At twenty years of age Leon Thomas fell into a crisis not uncommon in youth whose friends have loose morals. He stopped being a Catholic. He was wretchedly unhappy not only because of the very direction he was taking but because willful pride and involuntary confusion prevented him from breaking with doubt to return to the path of light.
His mother saw her son’s soul clearly and wrote to him:
“How is it, my dear child, that you do not write to us? I feel heavy-hearted because of it for I am sure that you do not realize what is taking place in your poor soul; all kinds of things are conflicting within it—it is ardent, but lacks the nourishment proper to it; you turn from one side to the other and you cannot tell what really bothers you.
“Ah! poor child, be calm, reflect. It is not that you feel your future lost or compromised; at your age one cannot have established his future or despaired of it. Do you think your work or studies do not show sufficient progress? Why? Perhaps because you want to do too many things at once; you are too impatient. No, it is not that? Your mind is willing enough but your heart and your soul are suffering; they have so many yearnings that you are scarcely aware of, and their unease and suffering react upon your mind sapping from it the necessary strength and attention.
“You are suffering, you are unhappy. I feel all that you experience and yet I am powerless to console or encourage you. Ah! That we might have the same convictions! Why have you rejected the faith of your childhood without a profound examination of your reason for and against it?
“The statements of those whom faith irritates or who have no religion for lack of instruction have made an impression on your young imagination; but nevertheless your heart needs a center that it will never find on earth.
“It is God, it is the Infinite you need and all your yearnings are driving you there. You belong to that select number of elect to whom God communicates Himself and in whose regard He is prodigal of his love once they have consented to humble themselves by submitting to the obscurities of faith.”
What a frightening duty mothers have! To bring forth the bodies of their children is a beautiful mission; to rear their souls is an even greater mission. What anguish for a mother when a grown child, a son in early manhood or a daughter in early womanhood cuts loose from faith, and considers God lightly!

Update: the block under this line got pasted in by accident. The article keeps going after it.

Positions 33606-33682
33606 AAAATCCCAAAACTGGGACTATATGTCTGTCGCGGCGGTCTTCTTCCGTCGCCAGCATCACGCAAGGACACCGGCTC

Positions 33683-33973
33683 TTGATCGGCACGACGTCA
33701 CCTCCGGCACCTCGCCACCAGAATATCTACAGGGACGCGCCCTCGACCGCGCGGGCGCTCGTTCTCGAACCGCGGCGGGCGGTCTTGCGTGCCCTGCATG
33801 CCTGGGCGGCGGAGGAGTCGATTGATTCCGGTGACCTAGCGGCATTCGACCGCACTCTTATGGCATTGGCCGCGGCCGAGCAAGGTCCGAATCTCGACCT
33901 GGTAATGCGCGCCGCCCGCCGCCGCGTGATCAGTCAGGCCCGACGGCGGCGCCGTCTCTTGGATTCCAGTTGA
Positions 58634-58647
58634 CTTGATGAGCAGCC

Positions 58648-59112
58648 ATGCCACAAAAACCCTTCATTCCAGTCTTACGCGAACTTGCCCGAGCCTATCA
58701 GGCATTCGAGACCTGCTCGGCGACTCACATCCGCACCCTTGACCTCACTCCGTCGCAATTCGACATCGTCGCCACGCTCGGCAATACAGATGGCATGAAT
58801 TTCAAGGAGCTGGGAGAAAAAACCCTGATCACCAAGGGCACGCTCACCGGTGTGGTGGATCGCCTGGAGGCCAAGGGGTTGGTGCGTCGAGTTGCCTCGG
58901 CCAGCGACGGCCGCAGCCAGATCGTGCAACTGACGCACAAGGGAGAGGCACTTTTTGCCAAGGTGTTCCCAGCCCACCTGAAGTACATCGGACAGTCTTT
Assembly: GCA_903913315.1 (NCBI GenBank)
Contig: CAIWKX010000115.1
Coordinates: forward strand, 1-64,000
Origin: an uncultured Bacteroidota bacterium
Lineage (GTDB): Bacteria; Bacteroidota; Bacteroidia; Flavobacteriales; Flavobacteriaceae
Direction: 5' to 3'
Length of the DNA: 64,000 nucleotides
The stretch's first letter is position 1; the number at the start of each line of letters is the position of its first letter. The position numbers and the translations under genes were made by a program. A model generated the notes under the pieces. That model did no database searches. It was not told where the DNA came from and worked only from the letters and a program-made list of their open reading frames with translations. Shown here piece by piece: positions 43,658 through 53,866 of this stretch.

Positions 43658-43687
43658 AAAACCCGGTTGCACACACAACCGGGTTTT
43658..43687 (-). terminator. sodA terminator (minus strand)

If ever she feels that she has lost her hold over her son or daughter, it is when she sees them follow the paths of doubt or fall under the spell of the intoxicating enchantments of flirtation.
A mother must continue to bring forth her children all her life. In this sense they are always her little ones. Not that she makes them feel their bonds of dependence any longer but that she watches over them. And she prays!
Except for a brief reminder from time to time, the clear statement of her hopes joined to the definite but loving message of the father, an occasional letter in which true religious principles are recalled, the chief role of a mother whose adult child has strayed is prayer, patient waiting and sacrifice—the persevering effort to become a saint.
What if she were to die before she sees the return of her prodigal? What if the child were to die before she has seen him “return”?
She should not be discouraged. Can we know what will take place in the last moments of the child’s life? Can we know the value of a mother’s tears?
Saint Monica prayed and her son Augustine converted; but Monica had to first become a saint.
Without making ourselves sad or discouraged, we should recover our peace as quickly as possible thanks to graces from on high, and resume our normal spiritual life as if nothing had happened. The more quickly we recover our peace, the better it will be! We make much more progress in this way than by becoming irritated with ourselves! -Fr. Jacques Philippe, Searching For and Maintaining Peace https://amzn.to/2R31uNq (afflink)
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The Coming of the Monster: A Tale of the Masterful Monk
Review: A study of economic and political events focusing on Communist efforts to gain a foot hold in England. There is an officer in the French Intelligence Service, as well as a brief look at Hollywood—but the English lady resists its vulgar allure to the obvious satisfaction of the author! A discussion of the working class, and an economic analysis that certainly sounds like Distributism (Chesterton, Belloc, and others). There is a lot of humor, and a very sober discussion of Lourdes. -Steve Benedict
Come Rack! Come Rope! is a historical novel by the English priest and writer Robert Hugh Benson (1871–1914), a convert to Catholicism from Anglicanism. Set in Derbyshire at the time of the Elizabethan persecution of Catholics, when being or harbouring a priest was considered treason and was punishable with death, it tells the story of two young lovers who give up their chance of happiness together, choosing instead to face imprisonment and martyrdom, so that “God’s will” may be done. It is perhaps the best known of Benson’s novels, and has been reprinted several times.
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